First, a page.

First of all - thank you! I'm very new in ADHD world and I'm very much "outsider" - not only I'm NT ( so funny name, no one is completely typical, or "normal", every one has own cocroaches in his head ) I'm not even spouse or partner . I came here for my friend, ehm, no not like "boy-friend" [regretfully , hahaha). I can't say , I have problem in our relationship (OK, it's mostly Facebook/email-relationship, we met only twice. But you know, you have very few people in your life, that you met for a second or on a huge distance and... you just know, that's it. "Inavitable"). Even before he told me about his ADHD, I thought something this direction. But it doesn't matter. You have someone. You feel you strong attracted to this person. You're not blind and wear no rose glasses. You accept this person "as is", with all good and bad, strong and weak or wrong sides. Or you don't. I find my friend very important to me, and I'll always accept, support and if needed, protect him. I came here , because I want to understand, to make his life easier, not mine.
End of romantic break - back to reality You mentioned "learning disability". Is this the same what in Europe called dyslexia? I got an impression that left-handed, ADHD and dyslexia often combined. Am I wrong? My friend said once, he had learning disability. I didn't asked deeply, because I think, it's pretty sensitive.
That's actually my big concern - if I would take on me remind him about his appointments and coming soon dead lines, birthdays , if I'll try to fix his problems all the time - wouldn't it feel like paternalisation? Honestly speaking, my motto is - give him everything, what he want/needs and then clean his mess up, qietly. But it's always been my concern, if I don't come too close into his personal space. So far, he seems to appreciate my help and even likes to be pampered a little bit. But he trully needs some pampering, that little bit of extra's of even a drop of unnecesere luxury. He is coming through damn hard time in his life.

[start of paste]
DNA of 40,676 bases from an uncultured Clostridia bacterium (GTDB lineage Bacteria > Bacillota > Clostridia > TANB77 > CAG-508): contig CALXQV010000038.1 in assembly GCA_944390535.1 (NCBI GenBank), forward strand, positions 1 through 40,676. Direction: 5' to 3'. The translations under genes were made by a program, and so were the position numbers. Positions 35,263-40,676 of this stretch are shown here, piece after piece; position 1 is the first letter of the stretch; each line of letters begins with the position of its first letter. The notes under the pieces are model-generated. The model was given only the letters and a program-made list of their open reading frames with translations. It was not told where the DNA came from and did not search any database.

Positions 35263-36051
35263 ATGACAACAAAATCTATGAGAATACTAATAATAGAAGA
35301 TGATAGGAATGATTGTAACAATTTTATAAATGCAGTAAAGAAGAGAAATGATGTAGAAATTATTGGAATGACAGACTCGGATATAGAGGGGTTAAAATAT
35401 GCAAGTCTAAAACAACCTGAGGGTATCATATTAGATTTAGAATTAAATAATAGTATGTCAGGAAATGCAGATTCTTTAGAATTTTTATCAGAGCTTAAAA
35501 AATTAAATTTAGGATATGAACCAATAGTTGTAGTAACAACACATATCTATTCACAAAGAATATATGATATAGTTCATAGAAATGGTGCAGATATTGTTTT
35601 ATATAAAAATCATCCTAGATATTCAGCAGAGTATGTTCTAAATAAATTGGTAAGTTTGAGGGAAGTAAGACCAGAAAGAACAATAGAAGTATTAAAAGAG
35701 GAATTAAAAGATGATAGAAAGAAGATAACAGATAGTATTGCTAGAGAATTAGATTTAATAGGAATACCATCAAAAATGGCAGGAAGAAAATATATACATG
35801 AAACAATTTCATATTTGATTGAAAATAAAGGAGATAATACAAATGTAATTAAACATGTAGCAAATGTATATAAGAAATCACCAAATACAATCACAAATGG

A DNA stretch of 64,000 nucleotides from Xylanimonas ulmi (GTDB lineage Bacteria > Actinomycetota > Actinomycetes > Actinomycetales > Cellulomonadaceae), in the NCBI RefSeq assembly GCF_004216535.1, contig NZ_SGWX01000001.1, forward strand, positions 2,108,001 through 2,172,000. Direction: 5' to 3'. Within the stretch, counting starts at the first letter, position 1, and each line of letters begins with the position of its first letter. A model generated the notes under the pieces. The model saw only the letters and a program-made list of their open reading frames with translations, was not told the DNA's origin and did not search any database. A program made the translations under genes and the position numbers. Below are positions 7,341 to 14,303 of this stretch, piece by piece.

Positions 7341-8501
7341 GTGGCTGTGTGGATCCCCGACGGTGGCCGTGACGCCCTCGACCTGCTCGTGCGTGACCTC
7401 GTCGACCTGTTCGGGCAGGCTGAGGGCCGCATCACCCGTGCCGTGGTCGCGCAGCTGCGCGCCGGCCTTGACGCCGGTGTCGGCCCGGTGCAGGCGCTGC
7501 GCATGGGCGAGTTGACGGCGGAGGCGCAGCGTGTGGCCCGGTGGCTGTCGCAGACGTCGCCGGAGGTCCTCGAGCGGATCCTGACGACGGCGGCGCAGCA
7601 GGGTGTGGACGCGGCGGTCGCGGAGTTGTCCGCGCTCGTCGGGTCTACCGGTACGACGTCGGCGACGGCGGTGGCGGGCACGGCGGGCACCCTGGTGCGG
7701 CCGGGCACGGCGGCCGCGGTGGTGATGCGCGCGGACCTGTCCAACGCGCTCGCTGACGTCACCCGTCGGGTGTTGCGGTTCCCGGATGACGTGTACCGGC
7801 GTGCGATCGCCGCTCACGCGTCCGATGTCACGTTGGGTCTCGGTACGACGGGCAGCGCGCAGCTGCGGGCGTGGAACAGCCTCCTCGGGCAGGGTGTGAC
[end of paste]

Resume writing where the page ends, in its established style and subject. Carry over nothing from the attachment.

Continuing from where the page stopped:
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  #103  
Old 03-23-16, 07:22 PM
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Re: Dear Spouse or Partner of ADHD

Please accept me for who I am. I'm a really decent person with a good heart.
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Old 07-24-16, 12:42 PM
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Re: Dear Spouse or Partner of ADHD

Quote:
Originally Posted by ginniebean View Post
As an example, you decide to move the toothbrushes 'out of sight' while your adhd partner has been using this visual cue to manage the morning and evening routines for EVER. If you up and decide you don't like how it looks and then insist it be changed you are messing and making life actually quite a bit more difficult and adding to an already over-stressed management system.
I hadn't thought of things that are left out, around the house ("out of place" and "clutter" in my anxiety mind) as visual cues. Thank you so much for this insight. I hope I can find a compromise to neaten the visual cues to help my feelings but keep their functionality for my ADD partner. Any suggestions for that? I have preferred, OCD-dictated organization methods but they oppose my BF's instinct. On one hand, I feel it's unfair to give his ADD priority over my OCD and anxiety, but... I'm here, and he's not. I'm trying to fix things to help both of us, and he's not (that I'm aware of); so maybe I'm more likely to work to make the sacrifice on my end. Besides, I like change; he doesn't. Maybe I can change something to fit his style better but still accommodate me somewhat.
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Old 02-20-17, 02:18 PM
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Re: Dear Spouse or Partner of ADHD

Thank you so much for this post! I have never read Barkley, although 2 docs have recommended his books. I haven't read ANY books on ADHD in years because I felt like I understood my child very well, but now he's a teen approaching adulthood, I'm realizing just how wrong that mindset was. :-/